At least that’s the way it used to be. When consumer drones entered the scene, filmmakers suddenly had the ability to put a camera anywhere in the air within moments – and at a fraction of the cost of other methods. One man with a thousand-dollar quadcopter could now capture footage that, only years earlier, would have required a full crew and hundreds of thousands of dollars.

I’ve been making videos since I was eleven years old. In my attempts to get interesting and compelling camera angles over the years, I have attached a camera to the end of a long telescoping rod, shot from the inside of a moving car, and even thrown my camera into the air. Nothing, however, changed my filmmaking game quite like drones.

I remember the first time I flew a DJI Phantom 2 Vision Plus on a music video shoot in December 2014. The feeling as I flew the drone high into the air and recorded the first video clips was magical. In seconds I had achieved camera placement that I hadn’t even dreamed of in my decade-plus experience of using a video camera. It was the coolest and most revolutionary filmmaking tool I had ever used, and it forever changed the way I thought about shooting video.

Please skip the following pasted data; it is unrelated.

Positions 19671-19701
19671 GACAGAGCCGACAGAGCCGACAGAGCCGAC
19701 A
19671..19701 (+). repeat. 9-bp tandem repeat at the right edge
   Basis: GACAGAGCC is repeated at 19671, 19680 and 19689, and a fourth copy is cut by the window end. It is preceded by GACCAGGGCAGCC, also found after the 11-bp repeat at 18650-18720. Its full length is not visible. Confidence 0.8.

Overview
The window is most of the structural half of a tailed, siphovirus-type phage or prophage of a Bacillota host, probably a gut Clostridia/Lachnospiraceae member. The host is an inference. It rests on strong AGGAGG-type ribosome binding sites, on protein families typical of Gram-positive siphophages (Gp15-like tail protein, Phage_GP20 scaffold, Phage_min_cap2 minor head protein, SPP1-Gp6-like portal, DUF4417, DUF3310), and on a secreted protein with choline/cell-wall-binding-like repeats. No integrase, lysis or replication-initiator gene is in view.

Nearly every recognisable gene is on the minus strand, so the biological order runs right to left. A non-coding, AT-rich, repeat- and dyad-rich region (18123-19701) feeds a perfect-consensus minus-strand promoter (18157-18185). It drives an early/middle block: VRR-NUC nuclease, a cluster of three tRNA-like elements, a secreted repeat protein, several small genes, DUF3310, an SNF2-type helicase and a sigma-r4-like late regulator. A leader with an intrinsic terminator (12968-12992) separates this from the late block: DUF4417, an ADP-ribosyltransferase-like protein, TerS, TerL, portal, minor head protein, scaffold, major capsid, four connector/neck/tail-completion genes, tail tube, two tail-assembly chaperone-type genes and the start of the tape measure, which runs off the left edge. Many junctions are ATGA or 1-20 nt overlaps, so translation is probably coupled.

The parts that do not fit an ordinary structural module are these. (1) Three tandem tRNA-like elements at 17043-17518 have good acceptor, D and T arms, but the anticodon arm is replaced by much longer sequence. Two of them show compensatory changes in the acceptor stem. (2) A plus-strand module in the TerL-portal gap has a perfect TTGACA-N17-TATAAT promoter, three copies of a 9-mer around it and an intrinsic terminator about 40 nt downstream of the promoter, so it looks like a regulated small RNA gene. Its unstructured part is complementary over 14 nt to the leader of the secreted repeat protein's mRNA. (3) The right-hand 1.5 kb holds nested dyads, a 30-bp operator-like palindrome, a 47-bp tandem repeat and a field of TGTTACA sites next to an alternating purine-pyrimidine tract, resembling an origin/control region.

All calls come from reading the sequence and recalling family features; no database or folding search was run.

Consider what one person with a camera can do with and without a drone. Without a drone, that person can hold their camera, point it in any direction, lift it up to a couple feet above their head, and move the camera as fast as they can run. Add a drone into the equation, however, and that same person can now put a camera anywhere in their surroundings up to 400 feet high (or higher if you don’t listen to the FAA), point the camera, and move the camera at speeds approaching those of a car. The difference is extraordinary – and it all happened in just a few years.

While I recognize that using drones to capture video is only one of their many promising uses (and among the most obvious), it seems to me that drones’ effect on filmmaking is greater than their effect on any other single industry. For this reason, I present the case that using drones for videography and filmmaking is their most promising domestic use.